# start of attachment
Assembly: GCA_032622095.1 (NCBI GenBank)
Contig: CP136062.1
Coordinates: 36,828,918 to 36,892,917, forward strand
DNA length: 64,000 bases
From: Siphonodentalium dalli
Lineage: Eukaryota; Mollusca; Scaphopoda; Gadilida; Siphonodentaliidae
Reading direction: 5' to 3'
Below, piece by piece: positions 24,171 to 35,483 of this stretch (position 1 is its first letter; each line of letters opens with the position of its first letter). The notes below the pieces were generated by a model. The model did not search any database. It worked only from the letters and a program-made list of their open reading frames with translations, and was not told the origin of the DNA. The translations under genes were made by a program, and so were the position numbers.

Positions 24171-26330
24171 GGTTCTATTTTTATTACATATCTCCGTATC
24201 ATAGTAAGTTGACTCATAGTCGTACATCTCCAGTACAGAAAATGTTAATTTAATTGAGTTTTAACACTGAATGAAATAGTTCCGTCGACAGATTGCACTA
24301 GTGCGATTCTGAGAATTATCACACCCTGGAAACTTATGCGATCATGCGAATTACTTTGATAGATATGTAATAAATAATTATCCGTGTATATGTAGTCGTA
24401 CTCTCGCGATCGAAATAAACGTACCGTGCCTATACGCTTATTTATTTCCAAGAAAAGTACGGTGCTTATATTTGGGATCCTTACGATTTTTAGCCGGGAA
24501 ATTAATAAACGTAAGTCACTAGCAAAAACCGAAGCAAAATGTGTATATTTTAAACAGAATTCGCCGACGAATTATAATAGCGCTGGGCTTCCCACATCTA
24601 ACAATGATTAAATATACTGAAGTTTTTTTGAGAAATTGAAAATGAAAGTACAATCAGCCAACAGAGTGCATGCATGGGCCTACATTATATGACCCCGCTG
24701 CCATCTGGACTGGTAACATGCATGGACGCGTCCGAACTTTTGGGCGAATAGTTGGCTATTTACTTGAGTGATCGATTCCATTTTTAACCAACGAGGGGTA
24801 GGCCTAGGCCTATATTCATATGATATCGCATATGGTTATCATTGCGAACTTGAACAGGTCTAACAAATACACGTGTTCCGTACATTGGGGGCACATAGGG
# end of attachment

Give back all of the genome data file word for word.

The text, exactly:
Assembly: GCA_032622095.1 (NCBI GenBank)
Contig: CP136062.1
Coordinates: 36,828,918 to 36,892,917, forward strand
DNA length: 64,000 bases
From: Siphonodentalium dalli
Lineage: Eukaryota; Mollusca; Scaphopoda; Gadilida; Siphonodentaliidae
Reading direction: 5' to 3'
Below, piece by piece: positions 24,171 to 35,483 of this stretch (position 1 is its first letter; each line of letters opens with the position of its first letter). The notes below the pieces were generated by a model. The model did not search any database. It worked only from the letters and a program-made list of their open reading frames with translations, and was not told the origin of the DNA. The translations under genes were made by a program, and so were the position numbers.

Positions 24171-26330
24171 GGTTCTATTTTTATTACATATCTCCGTATC
24201 ATAGTAAGTTGACTCATAGTCGTACATCTCCAGTACAGAAAATGTTAATTTAATTGAGTTTTAACACTGAATGAAATAGTTCCGTCGACAGATTGCACTA
24301 GTGCGATTCTGAGAATTATCACACCCTGGAAACTTATGCGATCATGCGAATTACTTTGATAGATATGTAATAAATAATTATCCGTGTATATGTAGTCGTA
24401 CTCTCGCGATCGAAATAAACGTACCGTGCCTATACGCTTATTTATTTCCAAGAAAAGTACGGTGCTTATATTTGGGATCCTTACGATTTTTAGCCGGGAA
24501 ATTAATAAACGTAAGTCACTAGCAAAAACCGAAGCAAAATGTGTATATTTTAAACAGAATTCGCCGACGAATTATAATAGCGCTGGGCTTCCCACATCTA
24601 ACAATGATTAAATATACTGAAGTTTTTTTGAGAAATTGAAAATGAAAGTACAATCAGCCAACAGAGTGCATGCATGGGCCTACATTATATGACCCCGCTG
24701 CCATCTGGACTGGTAACATGCATGGACGCGTCCGAACTTTTGGGCGAATAGTTGGCTATTTACTTGAGTGATCGATTCCATTTTTAACCAACGAGGGGTA
24801 GGCCTAGGCCTATATTCATATGATATCGCATATGGTTATCATTGCGAACTTGAACAGGTCTAACAAATACACGTGTTCCGTACATTGGGGGCACATAGGG